If You’ve Been Fired or Believe You’re About To Be Fired, Get Help To Navigate This Experience.

Federal laws such as Title VII of the Civil Rights Act, the Americans with Disabilities Act (ADA), and the Age Discrimination in Employment Act (ADEA) prohibit unlawful employment termination based on sex, sexual orientation/gender identity, pregnancy, race/color, national origin, religion, disability, and age. The Family Medical Leave Act (FMLA) prohibits unlawful employment termination as a result of employees exercising their FMLA rights.

Under Title VII, employees must file a claim with the Equal Employment Opportunity Commission (EEOC) within 180 days of the discriminatory action.  This is a strict deadline.  You will lose some of the most important federal claims available to you if you do not file a charge with the EEOC.  If you have already missed the deadline, it is still important to reach out to an attorney to discuss your options.

North Carolina also has laws pertaining to employment termination.  The state law known as Wrongful Discharge Against Public Policy (WDPP) prohibits employers from firing an employee because of the employee’s sex, race/color, national origin, disability, age or religion.  WDPP also prohibits employers from terminating an employee for the following: refusing to violate a law, reporting an illegal activity such as filing an assault charge, and serving in a role protected by public policy such as serving on a jury or testifying in court.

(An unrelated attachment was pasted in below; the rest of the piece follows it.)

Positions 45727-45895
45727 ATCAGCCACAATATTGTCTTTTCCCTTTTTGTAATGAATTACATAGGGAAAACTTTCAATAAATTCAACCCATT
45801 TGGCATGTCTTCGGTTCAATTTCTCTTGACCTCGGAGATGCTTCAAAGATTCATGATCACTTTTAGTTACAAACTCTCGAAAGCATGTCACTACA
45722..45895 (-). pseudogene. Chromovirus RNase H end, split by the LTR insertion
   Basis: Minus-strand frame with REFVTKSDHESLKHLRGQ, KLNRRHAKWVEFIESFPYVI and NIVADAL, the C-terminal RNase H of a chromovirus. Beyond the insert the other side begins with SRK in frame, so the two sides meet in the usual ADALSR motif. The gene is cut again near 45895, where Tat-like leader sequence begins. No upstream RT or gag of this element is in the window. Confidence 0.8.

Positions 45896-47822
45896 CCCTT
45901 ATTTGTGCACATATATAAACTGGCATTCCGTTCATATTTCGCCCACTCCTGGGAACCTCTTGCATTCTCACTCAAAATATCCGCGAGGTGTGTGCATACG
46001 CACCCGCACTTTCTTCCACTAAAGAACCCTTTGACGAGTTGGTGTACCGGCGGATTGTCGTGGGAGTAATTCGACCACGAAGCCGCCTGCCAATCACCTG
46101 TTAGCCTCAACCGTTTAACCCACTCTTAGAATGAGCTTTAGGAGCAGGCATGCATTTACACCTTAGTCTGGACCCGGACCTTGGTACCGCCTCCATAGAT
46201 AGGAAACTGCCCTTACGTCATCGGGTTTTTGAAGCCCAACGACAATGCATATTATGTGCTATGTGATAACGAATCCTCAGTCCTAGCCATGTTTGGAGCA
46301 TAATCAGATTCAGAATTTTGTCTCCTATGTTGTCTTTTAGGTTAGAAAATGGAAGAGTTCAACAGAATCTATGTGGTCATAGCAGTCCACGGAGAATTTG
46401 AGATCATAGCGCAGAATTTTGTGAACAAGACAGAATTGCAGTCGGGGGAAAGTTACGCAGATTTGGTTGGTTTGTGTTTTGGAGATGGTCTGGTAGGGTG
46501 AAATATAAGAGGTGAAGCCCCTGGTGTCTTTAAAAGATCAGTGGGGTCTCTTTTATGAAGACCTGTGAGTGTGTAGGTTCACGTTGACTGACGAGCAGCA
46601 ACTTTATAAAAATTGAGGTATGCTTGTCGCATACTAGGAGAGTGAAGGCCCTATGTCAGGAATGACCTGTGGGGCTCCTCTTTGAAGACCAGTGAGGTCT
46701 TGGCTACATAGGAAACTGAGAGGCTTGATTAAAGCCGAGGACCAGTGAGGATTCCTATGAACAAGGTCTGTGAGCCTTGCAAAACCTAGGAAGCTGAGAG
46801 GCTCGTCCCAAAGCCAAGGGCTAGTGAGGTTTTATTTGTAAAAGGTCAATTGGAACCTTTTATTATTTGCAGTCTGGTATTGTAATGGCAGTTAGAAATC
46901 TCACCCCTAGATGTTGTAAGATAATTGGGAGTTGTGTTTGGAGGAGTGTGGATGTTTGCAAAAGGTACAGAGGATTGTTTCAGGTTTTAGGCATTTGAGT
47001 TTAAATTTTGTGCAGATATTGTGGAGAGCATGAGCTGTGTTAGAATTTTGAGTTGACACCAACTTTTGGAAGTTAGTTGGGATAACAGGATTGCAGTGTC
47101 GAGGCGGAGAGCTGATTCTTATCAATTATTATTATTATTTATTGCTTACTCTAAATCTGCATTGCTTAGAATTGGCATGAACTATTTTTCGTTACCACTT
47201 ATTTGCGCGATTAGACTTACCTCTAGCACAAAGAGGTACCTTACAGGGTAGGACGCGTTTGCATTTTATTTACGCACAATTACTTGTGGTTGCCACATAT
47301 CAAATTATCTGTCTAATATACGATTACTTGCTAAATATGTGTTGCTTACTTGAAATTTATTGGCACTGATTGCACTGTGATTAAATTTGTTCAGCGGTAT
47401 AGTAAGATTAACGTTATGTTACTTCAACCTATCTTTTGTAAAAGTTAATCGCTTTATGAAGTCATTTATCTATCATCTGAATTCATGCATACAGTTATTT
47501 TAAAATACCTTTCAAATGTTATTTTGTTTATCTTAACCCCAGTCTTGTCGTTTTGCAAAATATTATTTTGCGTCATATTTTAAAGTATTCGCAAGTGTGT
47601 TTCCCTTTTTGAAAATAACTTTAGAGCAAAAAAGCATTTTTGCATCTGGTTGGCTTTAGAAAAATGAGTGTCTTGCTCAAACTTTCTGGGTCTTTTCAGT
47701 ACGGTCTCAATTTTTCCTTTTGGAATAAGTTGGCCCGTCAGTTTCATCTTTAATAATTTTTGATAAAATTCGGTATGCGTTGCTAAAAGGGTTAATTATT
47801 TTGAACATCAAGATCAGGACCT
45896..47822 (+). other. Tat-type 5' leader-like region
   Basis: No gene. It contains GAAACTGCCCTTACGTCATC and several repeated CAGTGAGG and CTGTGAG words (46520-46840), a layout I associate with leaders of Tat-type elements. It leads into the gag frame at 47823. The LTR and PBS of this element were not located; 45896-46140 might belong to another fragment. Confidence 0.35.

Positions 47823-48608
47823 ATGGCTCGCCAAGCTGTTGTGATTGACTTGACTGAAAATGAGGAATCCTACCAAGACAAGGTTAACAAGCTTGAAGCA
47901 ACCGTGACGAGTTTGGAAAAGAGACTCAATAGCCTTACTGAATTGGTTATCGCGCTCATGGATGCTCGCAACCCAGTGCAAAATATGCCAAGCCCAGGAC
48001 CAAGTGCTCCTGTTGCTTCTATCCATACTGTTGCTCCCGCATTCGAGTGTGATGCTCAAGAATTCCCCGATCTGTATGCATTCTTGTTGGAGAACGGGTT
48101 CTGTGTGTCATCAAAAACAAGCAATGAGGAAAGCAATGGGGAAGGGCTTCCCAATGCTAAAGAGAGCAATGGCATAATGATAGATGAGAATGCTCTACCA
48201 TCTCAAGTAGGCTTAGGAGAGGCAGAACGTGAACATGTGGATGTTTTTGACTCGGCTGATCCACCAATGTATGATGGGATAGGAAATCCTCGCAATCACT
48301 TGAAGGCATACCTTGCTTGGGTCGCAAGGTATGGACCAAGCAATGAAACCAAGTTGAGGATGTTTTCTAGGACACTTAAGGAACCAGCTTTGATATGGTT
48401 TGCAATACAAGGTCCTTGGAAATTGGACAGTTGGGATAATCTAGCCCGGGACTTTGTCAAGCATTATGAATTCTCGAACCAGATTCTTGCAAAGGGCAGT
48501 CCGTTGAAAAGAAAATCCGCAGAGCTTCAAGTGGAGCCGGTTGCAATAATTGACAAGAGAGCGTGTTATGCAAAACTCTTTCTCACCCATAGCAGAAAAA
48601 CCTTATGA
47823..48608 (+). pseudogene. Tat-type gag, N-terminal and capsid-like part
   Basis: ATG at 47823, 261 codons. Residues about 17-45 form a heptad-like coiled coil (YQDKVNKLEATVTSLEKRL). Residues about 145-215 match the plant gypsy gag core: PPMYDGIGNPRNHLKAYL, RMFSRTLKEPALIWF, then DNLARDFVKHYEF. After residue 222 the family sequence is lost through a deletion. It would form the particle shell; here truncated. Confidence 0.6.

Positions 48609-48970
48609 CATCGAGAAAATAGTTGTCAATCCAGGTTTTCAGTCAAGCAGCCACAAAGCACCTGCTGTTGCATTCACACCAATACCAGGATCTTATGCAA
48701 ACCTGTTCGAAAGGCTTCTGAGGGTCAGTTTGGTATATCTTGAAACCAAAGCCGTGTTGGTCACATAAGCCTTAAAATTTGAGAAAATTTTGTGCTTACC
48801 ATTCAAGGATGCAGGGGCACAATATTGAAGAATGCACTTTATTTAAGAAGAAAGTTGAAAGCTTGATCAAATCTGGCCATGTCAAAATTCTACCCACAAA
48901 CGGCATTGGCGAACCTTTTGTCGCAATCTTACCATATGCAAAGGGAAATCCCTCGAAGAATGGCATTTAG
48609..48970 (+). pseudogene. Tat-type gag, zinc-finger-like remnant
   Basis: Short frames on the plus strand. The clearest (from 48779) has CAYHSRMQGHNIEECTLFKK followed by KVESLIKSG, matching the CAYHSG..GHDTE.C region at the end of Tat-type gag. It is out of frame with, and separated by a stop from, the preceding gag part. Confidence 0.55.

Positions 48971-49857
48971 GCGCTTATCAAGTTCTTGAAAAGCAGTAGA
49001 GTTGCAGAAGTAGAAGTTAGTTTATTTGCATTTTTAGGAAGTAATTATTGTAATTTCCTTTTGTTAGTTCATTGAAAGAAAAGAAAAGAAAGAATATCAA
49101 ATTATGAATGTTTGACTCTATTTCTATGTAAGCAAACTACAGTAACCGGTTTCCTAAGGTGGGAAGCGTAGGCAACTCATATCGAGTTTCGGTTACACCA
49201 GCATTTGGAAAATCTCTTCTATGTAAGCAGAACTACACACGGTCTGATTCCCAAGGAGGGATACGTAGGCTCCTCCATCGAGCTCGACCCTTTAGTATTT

The Retaliatory Employment Discrimination Act (REDA) also prohibits covered employers from retaliating against an employee for exercising rights under certain state laws such as filing a workers compensation claim, reporting a violation of wage and hour law, or reporting a violation of an occupational health and safety law.

Rich Daugherty has handled a wide-range of wrongful termination cases.  He knows that being dismissed from a job can be a traumatic and overwhelming experience for employees and their families.  If you have suffered from a wrongful discharge, he will fight to protect your rights.  In addition to litigating cases, Rich also works with clients to reach practical and effective solutions through negotiation.  When you contact his office, you’ll have direct access to him.

If you are still employed and in fear of losing your job for an unlawful reason, it is critical that you seek legal counsel immediately. There are things you can do now that will be essential to protecting your rights.

You can arrange for an initial phone conference with Rich at no charge.

Rich represents clients from across North Carolina, including Raleigh, Durham, Wilmington, Greensboro, Winston-Salem, Charlotte, and more. He is available to meet with prospective clients outside of Chapel Hill when circumstances permit. Evening appointments are also available.

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